Wading pool rules irk residents
August 31, 2003
CAMP FOSTER, Okinawa — Complaints concerning the banning of children’s wading pools deeper than a foot turned out to be all wet Thursday at a Town Hall meeting for residents of camps Foster and Lester.
Although several people were expected to voice their objections to a base rule that was laxly enforced in the past, only one couple showed up at the meeting to discuss the issue.
And when they asked why the restriction was being strictly enforced now, the answer was a polite, but curt, “that was the rule in place, you were aware of the rule, it was in the book.”
The ban is island-wide.
The restriction on the pools has been in place as a housing regulation since 1999, but often has been overlooked.
According to officials, the enforcement of the old rule was considered after a child nearly drowned last year on Kadena Air Base.
The move was announced earlier this summer, and the Army and Air Force Exchange has cooperated by giving refunds for returned pools.
The pools — anything deeper than a foot and wider than six feet — are no longer being offered for sale at Okinawa exchanges.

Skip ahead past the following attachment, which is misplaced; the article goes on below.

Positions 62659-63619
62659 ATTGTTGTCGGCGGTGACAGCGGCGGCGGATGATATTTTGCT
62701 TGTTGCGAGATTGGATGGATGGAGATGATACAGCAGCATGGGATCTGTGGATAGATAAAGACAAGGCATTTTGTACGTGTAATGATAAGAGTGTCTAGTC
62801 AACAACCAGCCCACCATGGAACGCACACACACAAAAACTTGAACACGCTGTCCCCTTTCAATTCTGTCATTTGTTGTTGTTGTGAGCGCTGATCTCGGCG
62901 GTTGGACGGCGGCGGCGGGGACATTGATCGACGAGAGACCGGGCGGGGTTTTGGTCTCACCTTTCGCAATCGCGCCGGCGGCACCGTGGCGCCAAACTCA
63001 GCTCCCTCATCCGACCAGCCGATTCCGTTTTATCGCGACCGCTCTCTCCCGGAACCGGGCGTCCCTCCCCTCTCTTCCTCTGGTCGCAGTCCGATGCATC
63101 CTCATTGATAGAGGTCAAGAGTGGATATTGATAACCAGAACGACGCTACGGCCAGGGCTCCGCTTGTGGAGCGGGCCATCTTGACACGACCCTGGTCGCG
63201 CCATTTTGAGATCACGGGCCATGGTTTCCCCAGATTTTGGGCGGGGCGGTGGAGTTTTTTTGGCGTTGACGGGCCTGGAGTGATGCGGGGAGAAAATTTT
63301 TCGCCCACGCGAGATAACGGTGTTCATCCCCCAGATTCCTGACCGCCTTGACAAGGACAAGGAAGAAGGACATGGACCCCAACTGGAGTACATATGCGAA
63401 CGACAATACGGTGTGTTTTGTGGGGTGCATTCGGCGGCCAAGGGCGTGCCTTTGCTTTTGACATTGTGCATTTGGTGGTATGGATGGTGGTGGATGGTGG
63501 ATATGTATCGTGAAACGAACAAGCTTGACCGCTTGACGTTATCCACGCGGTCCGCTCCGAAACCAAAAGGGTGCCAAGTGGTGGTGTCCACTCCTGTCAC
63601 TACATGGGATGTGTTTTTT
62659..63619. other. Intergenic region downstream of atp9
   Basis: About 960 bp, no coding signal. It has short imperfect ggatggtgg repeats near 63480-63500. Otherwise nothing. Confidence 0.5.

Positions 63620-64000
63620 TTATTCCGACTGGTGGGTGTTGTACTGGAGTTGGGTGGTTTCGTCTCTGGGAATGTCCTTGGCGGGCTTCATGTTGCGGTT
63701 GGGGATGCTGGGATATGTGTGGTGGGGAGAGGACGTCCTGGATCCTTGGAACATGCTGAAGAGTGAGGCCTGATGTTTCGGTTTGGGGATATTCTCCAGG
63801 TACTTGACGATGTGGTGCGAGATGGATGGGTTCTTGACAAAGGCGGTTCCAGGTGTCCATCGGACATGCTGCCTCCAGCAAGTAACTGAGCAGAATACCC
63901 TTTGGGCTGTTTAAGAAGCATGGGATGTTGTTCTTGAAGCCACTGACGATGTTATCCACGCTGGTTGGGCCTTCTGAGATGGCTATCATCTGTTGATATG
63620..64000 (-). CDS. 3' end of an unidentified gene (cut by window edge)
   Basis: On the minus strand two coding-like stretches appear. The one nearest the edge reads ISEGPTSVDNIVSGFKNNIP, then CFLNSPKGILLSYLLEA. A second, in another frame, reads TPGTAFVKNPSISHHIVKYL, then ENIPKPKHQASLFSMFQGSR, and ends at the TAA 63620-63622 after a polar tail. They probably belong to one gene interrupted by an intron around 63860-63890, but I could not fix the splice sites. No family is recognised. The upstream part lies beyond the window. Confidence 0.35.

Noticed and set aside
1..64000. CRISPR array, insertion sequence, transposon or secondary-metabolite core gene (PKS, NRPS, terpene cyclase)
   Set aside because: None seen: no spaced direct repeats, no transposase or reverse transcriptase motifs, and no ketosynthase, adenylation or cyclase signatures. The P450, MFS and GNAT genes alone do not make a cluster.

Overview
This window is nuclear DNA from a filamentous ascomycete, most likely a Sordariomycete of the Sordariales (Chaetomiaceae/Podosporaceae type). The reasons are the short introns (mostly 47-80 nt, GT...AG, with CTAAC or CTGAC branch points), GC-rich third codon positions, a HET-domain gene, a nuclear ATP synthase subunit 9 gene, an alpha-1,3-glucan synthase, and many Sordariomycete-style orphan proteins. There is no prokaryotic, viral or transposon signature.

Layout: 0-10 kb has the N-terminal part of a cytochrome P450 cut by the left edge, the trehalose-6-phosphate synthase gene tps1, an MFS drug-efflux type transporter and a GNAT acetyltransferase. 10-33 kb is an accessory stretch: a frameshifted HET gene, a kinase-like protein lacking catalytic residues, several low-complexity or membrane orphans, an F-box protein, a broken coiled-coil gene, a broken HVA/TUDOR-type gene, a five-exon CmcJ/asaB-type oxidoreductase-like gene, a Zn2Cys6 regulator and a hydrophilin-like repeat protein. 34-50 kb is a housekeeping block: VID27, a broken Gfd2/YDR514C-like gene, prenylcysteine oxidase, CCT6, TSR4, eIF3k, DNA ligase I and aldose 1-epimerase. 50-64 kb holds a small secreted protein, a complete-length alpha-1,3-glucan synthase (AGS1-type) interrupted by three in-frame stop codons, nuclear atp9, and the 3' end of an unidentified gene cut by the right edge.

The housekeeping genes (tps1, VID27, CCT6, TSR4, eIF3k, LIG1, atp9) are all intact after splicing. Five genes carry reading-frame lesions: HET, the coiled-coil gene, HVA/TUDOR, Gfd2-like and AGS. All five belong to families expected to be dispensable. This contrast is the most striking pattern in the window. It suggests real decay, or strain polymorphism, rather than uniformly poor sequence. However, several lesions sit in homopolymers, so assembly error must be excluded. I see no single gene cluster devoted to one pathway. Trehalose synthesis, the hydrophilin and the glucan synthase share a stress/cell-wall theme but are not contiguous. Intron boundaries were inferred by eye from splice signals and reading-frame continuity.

Brett Buckley, an AAFES official attending the meeting, said more than 100 pools have been turned in.
During Thursday’s meeting, Marine Capt. Jon Petersen and his wife, Susan, who reside in Camp Foster’s Kishaba Housing, said they were misled when they purchased a pool from AAFES in August 2002.
Petersen said he called the Base Housing Office at the time and was told there would be no problem with setting up their new pool, which was 12 feet wide and 33 inches deep.
All family housing on Okinawa is handled by the 718th Civil Engineer Squadron’s Housing Element on Kadena Air Base.
An official there said “the pool rule, because AAFES was selling them, was being overlooked, and that was housing’s policy on that,” Petersen added.
“Whether that was right or wrong is not for me to say.”
Petersen asked if any consideration had been given to allowing the pools but requiring fences and pool covers be installed.
“We could probably make a rule that says if you have a fence in your backyard, you can have a pool,” said Marine Col. Glenn Wagner, commander of camps Foster and Lester.
But details would have to be worked out — such as how deep to sink the fence posts and what kinds of fences would be allowed.
About 70 residents attended the meeting held at the Butler Officers Club.
Other items covered included:
• A briefing by an official from the U.S. Naval Hospital on water safety, prompted by two recent drownings.• A presentation by the Navy-Marine Corps Relief Society on what the organization is all about.
Base Inspector Col. Michael Dyer’s report that a crackdown on crimes committed by juveniles on Okinawa bases this year has resulted in the expulsion of 44 children so far, compared with 49 for all of last year.